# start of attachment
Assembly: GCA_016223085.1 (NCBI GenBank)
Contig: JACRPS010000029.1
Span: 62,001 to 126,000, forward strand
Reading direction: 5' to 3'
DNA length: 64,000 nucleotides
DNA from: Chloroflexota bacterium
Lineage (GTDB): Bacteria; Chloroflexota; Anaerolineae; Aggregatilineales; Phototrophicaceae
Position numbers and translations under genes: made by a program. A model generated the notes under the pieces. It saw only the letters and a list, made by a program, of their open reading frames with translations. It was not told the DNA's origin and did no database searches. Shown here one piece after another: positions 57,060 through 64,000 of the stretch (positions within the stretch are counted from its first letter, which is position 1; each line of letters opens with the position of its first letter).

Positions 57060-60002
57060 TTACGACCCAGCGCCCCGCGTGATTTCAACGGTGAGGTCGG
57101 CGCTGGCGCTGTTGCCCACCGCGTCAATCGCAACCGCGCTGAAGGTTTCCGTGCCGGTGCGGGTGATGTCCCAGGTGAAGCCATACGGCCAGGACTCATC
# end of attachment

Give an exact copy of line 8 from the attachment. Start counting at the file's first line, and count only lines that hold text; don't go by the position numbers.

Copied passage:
Position numbers and translations under genes: made by a program. A model generated the notes under the pieces. It saw only the letters and a list, made by a program, of their open reading frames with translations. It was not told the DNA's origin and did no database searches. Shown here one piece after another: positions 57,060 through 64,000 of the stretch (positions within the stretch are counted from its first letter, which is position 1; each line of letters opens with the position of its first letter).